Consuming REST APIs with Drupal 8

One of our members recently asked this question in support:

Wonder if you have, or can suggest, a resource to learn how to access, authenticate (via OAuth preferably) and process JSON data from an external API?

In trying to answer the question I realized that I first needed to know more about what they are trying to accomplish. Like with most things Drupal, there's more than one right way to accomplish a task. Choosing a solution requires understanding what options are available and the pros and cons of each. This got me thinking about the various different ways one could consume data from an API and display it using Drupal 8.

The problem at a high level

You've got data in an external service, available via a REST API, that you need to display on one or more pages in a Drupal site. Perhaps accessing that data requires authentication via OAuth2 or an API token. There are numerous ways to go about it. Which one should you choose? And how should you get started?

Some questions to ask yourself before you start:

  • How much data are we talking about?
  • How frequently does the data you're consuming change, and how import is it that it's up-to-date? Are real-time updates required? Or is a short lag acceptable?
  • Does that data being consumed from the API need to be incorporated into the Drupal-generated pages' HTML output? How does it impact SEO?
  • How much control does a Drupal site administrator need to have over how the data is displayed?

While I'm certain this list is not exhaustive, here's are some of the approaches I'm aware of:

  • Use the Migrate API
  • Create a Views Query Plugin
  • Write a custom service that uses Guzzle or similar PHP SDK via Composer
  • Use JavaScript

I'll explain each one a little more, and provide some ideas about what you'll need to learn in order to implement them.

Option 1: Use the Migrate API

Use the Migrate API combined with the HTTP Fetchers in the Migrate Plus module to ingest data from an API and turn it into Drupal nodes (or any entity type).

In this scenario you're dealing with a data set that doesn't change frequently (a few times per day, maybe), and/or it's okay for the data displayed on the site to lag a little behind what's in the external data service. This approach is somewhat analogous to using a static site generator like Gatsby, or Sculpin, that requires a build to occur in order for the site to get updated.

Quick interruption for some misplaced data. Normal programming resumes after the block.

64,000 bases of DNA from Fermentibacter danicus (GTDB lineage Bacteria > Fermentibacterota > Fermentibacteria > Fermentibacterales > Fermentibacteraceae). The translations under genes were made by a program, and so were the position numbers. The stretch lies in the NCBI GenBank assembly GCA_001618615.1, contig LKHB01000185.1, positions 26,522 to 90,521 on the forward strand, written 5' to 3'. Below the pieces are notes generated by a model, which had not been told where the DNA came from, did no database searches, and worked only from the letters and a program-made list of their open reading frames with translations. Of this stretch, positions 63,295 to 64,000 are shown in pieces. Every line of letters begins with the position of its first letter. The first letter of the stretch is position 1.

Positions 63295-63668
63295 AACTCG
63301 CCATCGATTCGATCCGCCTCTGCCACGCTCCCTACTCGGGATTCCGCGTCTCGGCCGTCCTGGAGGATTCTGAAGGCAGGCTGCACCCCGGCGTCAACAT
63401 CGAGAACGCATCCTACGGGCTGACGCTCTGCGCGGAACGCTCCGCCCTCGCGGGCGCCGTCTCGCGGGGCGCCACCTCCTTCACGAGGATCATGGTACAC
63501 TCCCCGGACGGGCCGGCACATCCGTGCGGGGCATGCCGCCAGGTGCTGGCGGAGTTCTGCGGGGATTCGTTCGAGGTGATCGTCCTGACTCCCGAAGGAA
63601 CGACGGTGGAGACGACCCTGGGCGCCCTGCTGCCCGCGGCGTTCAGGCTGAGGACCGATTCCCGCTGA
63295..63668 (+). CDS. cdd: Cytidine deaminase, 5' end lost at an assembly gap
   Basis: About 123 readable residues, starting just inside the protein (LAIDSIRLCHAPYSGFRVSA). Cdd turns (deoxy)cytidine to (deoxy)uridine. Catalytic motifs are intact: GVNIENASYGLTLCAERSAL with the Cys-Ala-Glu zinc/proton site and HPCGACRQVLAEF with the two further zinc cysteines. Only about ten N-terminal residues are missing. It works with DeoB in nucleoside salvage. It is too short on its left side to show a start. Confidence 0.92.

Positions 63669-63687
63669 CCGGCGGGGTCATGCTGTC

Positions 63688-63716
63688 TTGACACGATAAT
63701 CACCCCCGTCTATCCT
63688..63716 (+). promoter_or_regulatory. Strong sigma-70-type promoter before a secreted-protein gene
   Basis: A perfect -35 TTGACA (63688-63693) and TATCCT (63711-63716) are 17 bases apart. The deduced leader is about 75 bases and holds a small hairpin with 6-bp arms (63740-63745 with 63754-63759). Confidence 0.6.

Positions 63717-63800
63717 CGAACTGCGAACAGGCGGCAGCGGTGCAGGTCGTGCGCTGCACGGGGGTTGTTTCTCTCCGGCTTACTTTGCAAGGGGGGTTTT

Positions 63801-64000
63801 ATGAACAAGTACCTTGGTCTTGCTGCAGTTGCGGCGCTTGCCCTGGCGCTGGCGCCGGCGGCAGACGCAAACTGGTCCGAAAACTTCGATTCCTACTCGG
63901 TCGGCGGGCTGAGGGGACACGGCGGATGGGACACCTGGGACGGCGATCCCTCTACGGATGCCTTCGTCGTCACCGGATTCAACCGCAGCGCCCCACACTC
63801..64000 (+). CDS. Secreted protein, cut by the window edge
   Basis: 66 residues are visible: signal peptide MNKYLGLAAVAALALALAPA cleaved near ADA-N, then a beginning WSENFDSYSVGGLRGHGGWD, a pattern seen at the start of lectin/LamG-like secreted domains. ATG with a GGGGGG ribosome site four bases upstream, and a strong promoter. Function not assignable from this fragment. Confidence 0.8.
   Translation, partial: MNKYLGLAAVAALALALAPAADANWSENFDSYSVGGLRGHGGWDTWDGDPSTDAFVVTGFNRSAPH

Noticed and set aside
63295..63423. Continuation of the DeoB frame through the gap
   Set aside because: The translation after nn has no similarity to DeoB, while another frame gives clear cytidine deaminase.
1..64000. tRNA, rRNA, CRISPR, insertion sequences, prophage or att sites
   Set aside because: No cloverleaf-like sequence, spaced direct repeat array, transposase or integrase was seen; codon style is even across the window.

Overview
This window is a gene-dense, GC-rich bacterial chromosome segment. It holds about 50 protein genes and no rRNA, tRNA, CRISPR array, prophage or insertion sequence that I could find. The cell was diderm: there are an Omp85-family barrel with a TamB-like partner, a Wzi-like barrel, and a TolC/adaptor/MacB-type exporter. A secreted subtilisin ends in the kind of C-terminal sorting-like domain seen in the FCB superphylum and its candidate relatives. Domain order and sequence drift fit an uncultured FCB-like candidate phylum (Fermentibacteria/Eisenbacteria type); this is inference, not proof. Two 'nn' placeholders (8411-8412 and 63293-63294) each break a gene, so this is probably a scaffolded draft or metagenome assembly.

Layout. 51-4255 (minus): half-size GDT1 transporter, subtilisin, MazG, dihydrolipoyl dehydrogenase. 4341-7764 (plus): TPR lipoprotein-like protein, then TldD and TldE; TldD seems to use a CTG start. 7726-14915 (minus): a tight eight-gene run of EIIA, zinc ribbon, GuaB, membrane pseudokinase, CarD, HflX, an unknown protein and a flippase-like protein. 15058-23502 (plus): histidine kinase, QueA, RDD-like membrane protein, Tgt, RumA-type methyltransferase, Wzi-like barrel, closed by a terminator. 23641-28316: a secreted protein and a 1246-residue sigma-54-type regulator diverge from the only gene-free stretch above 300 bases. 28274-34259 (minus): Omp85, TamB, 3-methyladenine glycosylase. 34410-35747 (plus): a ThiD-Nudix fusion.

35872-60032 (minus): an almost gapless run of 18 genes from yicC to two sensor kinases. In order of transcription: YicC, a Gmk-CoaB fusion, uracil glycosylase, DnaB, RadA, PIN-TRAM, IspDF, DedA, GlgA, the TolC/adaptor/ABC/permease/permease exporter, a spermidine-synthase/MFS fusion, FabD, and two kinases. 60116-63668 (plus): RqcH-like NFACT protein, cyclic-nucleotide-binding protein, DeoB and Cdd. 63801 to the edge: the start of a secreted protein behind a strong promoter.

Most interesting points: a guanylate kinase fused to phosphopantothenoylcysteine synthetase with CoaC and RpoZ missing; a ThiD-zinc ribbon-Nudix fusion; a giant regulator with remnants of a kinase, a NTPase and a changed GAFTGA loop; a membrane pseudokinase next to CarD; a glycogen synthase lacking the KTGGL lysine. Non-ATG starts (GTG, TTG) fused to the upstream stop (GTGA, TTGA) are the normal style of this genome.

In this case that build step is running your migration(s). The result is you'll end up with a Drupal entity for each record imported that would be no different than if a user had created a new node by filling out a form on your Drupal site. In addition, you get the complete extract, transform, load pipeline of the Migrate API to manipulate the ingested data as necessary.

Pros:

  • If you've worked with Migrate API before, this path likely provides the least friction
  • Data is persisted into Drupal entities, which opens up the ability to use Views, Layout Builder, Field Formatters, and all the other powerful features of Drupal's Entity & Field APIs
  • You can use Migrate API process plugins to transform data before it's used by Drupal
  • Migrate Plus can handle common forms of authentication like OAuth 2 and HTTP Basic Auth

Cons:

  • Requires a build step to make new or updated data available
  • Data duplication; you've now got an entity in Drupal that is a clone of some other existing data
  • Probably not the best approach for really large data sets

Learn more about this approach:

Option 2: Create a Views Query Plugin

Write a Views Query Plugin that teaches Views how to access data from a remote API. Then use Views to create various displays of that data on your site.

The biggest advantage of this approach is that you get the power of Views for building displays, without the need to persist the data into Drupal as Entities. This is approach is also well suited for scenarios where there's an existing module that already integrates with the third party API and provides a service you can use to communicate with the API.

Pros:

  • You, or perhaps more importantly your editorial team, can use Views to build a UI for displaying and filtering the data
  • Displays built with Views integrate well with Drupal's Layout Builder and Blocks systems
  • Data is not persisted in Drupal and is queried fresh for each page view
  • Can use Views caching to help improve performance and reduce the need to make API calls for every page load

Cons:

  • Requires a lot of custom code that is very specific to this one use-case
  • Requires in-depth understanding of the underpinnings of the Views API
  • Doesn't allow you to take advantage of other tools that interact with the Entity API

Learn more about this approach:

Option 3: Write a Service using Guzzle (or similar)

Write a Guzzle client, or use an existing PHP SDK to consume API data.

Guzzle is included in Drupal 8 as a dependency, which makes it an attractive and accessible utility for module developers. But you could also use another similar low-level PHP HTTP client library, and add it to your project as a dependency via Composer.